Compliance of mothers following recommendations to breastfeed or withhold breast milk during rotavirus vaccination in North India: A randomized clinical trial
Peer reviewed, Journal article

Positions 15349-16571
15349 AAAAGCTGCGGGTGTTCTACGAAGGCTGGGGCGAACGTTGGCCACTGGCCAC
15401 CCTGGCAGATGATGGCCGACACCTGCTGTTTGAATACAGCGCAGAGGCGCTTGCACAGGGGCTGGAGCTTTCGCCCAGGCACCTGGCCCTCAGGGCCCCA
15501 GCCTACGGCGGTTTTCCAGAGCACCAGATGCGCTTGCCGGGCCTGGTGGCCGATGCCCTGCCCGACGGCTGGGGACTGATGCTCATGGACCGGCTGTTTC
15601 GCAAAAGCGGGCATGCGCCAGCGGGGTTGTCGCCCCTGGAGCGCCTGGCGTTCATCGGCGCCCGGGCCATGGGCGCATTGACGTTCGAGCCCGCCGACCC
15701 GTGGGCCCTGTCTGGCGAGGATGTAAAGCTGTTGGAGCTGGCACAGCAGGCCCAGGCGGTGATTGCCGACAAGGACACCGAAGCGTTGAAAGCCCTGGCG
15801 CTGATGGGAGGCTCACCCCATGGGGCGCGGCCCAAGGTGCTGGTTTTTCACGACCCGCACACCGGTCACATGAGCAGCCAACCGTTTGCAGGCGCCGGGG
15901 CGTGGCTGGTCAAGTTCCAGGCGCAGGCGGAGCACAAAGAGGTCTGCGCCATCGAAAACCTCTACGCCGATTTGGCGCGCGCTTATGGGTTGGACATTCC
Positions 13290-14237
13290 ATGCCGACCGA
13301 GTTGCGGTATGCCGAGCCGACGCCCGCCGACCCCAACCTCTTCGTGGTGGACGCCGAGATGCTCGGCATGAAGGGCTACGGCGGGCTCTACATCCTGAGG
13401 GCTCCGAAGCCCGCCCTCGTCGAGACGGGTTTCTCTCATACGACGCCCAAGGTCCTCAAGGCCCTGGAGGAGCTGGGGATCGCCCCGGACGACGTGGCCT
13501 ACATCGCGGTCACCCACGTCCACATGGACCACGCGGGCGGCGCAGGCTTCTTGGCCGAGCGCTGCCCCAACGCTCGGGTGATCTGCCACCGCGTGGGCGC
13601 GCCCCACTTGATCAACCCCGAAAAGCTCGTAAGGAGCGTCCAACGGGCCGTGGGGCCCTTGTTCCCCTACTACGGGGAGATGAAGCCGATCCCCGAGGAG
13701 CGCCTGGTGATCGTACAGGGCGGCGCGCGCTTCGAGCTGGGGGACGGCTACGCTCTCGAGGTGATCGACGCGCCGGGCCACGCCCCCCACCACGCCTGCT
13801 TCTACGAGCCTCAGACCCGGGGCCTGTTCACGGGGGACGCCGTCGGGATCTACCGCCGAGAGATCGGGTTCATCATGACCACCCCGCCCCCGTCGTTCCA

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Background: Neutralizing antibodies in breast milk may adversely influence the immune response to live oral vaccines. Withholding breastfeeding around the time of vaccine administration has been suggested for improving vaccine performance. However, we do not know whether mothers find withholding breastfeeding around the time of vaccination acceptable and how they perceive this recommendation. Methods: In a clinical study designed to examine predictors of poor immune response to rotavirus vaccine in infants in India, Rotarix® was administered to infants at 6 and 10 weeks with other childhood vaccines. For the study, 400 mother–infant pairs were randomized into two groups in a 1:1 ratio. Mothers were either recommended to withhold breastfeeding or were encouraged to breastfeed half an hour before and after administration of Rotarix®. The mother–infant pairs were observed and the breastfeeding intervals were recorded during this period. Mothers were administered a questionnaire about their perception of the intervention after the infants received the second dose of Rotarix®. Results: Almost 98% (391/400) of the infants received both doses of Rotarix®. Adherence to the recommendations was high in both groups. All mothers in the group who were asked to withhold breastfeeding did so, except one who breastfed her infant before the recommended time after the first dose of Rotarix®. Of the mothers, 4% (7/195) reported that the recommendation to withhold breastfeeding was difficult to follow. All mothers in this group reported that they would withhold breastfeeding at the time of vaccination if they were asked to by a health-care provider. Only one mother responded that withholding breastfeeding would be a reason for not giving rotavirus vaccine to her infant. Conclusions: Withholding breastfeeding half an hour before and after vaccination appears to be acceptable to mothers in this setting. If withholding breastfeeding produces an improvement in the performance of the vaccine, it could be used to increase the public health impact of rotavirus immunization.